Citizens offer invaluable aid to refugees

On Feb. 12, I attended a presentation given by University of Southern Maine professors Mary Snell and Irwin Novak. Their presentation titled “Journey to Lesbos: Migrants, Volunteers, and the Unfolding of a Human Tragedy” centered around the migrant crisis in Europe, with a specific focus on the situation’s impact on the Greek island of Lesbos. Snell and Novak both possess a deeply-rooted interest in Greek culture, both spending a couple months out of every year in the country and in Lesbos itself.

Lesbos has been at the heart of receiving refugees migrating into Europe, as the island is the closest to Turkey. As shared in the presentation, an estimated 540,000 refugees have passed through Lesbos within the duration of this large migration. This is an incredibly high rate, especially considering the small resident population of the island (about 87,000). During one of their trips to Lesbos last year, Snell and Novak had the chance to personally encounter the migrant crisis. They even witnessed several boats full of refugees landing on the shore of their friends’ beachfront hotel, The Aphrodite.

The Aphrodite plays a central role in the aid of refugees in the town of Mithymna on the island. Owner Dimitrios Vatis and his family have skillfully juggled managing a luxury beachfront hotel while receiving several refugee boats on their hotel’s shoreline each day. They did not receive any government funding for the costs accumulated for supplies or transportation for the arriving refugees — instead, they funded it all out of their own pocket.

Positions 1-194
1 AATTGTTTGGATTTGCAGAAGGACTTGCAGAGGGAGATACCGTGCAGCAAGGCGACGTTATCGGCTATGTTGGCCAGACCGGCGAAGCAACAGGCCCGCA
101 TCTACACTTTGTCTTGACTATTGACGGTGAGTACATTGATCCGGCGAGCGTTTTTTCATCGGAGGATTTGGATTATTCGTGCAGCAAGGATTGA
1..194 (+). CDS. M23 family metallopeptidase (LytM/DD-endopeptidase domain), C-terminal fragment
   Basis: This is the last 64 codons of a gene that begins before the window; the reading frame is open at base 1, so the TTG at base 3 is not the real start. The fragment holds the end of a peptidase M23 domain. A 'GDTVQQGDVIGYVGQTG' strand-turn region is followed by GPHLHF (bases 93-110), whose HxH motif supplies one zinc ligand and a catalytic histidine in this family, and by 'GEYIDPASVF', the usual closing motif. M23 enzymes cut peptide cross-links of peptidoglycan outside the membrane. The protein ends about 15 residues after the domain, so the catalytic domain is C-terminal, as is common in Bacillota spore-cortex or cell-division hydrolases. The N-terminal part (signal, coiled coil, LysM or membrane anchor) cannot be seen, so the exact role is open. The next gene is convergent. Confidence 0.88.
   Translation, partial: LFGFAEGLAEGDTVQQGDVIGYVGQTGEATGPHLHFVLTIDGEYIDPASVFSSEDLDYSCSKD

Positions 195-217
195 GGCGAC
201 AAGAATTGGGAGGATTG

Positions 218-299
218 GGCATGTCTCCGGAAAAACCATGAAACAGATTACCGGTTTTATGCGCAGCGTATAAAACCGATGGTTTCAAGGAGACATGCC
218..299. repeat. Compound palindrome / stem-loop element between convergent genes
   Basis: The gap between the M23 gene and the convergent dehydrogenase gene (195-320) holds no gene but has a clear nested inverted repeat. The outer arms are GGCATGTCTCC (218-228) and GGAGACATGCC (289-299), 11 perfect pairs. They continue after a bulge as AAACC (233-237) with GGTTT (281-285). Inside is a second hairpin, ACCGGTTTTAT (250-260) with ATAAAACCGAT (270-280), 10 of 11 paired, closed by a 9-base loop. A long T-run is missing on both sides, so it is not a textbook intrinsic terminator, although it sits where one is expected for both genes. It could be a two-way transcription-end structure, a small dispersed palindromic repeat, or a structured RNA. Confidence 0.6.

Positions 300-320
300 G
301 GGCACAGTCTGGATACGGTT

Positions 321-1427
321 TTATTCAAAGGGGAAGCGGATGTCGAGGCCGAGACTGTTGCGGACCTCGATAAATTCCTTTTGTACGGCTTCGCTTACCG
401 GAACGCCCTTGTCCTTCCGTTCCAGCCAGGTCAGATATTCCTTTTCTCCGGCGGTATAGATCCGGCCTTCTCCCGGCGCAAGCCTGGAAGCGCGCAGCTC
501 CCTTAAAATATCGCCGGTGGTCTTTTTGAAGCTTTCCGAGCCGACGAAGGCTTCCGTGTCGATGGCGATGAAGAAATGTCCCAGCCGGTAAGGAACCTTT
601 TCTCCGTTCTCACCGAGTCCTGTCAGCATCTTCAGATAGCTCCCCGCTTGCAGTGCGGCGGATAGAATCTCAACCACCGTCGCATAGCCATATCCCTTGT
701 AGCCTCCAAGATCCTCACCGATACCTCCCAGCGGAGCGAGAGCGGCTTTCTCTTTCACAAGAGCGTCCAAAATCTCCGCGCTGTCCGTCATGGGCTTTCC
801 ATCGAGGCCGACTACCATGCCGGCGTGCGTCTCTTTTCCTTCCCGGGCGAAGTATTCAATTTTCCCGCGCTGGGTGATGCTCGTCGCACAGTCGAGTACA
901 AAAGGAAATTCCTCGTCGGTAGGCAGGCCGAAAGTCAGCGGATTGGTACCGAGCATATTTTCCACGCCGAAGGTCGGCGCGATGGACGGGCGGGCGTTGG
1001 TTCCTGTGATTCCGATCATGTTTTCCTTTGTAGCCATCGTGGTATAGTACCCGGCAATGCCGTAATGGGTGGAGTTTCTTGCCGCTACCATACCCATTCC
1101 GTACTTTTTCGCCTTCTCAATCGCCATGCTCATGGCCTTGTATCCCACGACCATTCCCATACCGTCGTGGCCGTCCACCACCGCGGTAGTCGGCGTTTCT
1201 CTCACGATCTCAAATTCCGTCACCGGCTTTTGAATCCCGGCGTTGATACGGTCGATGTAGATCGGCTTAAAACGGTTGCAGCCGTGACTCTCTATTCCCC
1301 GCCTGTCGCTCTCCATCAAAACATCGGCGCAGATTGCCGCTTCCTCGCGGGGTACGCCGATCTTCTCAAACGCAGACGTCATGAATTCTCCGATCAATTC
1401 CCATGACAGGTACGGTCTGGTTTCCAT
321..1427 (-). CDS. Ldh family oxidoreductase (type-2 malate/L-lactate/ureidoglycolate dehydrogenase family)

Snell and Novak presented a clip of Vatis’ daughter Aphrodite interviewing with CNN’s Anderson Cooper. During the interview, Aphrodite spoke of sharing her children’s clothes with refugee kids and witnessing the refugees cry and pray upon arrival. “We have to help,” she said. “We can’t talk about the politics.” Aphrodite and her family’s dedication demonstrates empathy and compassion: two key qualities that are often lost when dealing with migrant crises. They are able to look past any potential inconvenience or financial cost and are able to see refugees for who they really are: humans in need of help.

The Vatis family is one of many families, businesses and groups coming together to aid efforts for migrant refugees traveling through Lesbos. As the Vatis family provided warm clothing and transportation for refugees, grandmother Emilia Kamvisi helped refugee mothers by bottle-feeding their babies, and fisherman Stratis Valiamos saved scores of refugees from drowning on their passage from Turkey to Greece. The latter two figures have been nominated, along with American actress Susan Sarandon, for a Nobel Peace Prize. They were collectively nominated as representatives of “the behavior and attitude of Greece, organizations and volunteers toward the huge refugee crisis.”

The volunteer-based efforts of both the residents of Lesbos and Greece are incredible. Despite the nation’s struggling economy, they have been one of the most receptive nations to the influx of refugees. As many countries close their borders to refugees, and the European Union (EU) threatens to push Greece out of the EU’s passport-free travel zone, it is important for citizens to remain empathetic. If the governments of Europe continue to shut themselves off, refugees will only have volunteer and non-governmental organizations to rely on for help. Snell and Novak’s presentation offered insight about the importance of these citizen-driven initiatives and the hope they are providing for Middle Eastern refugees.

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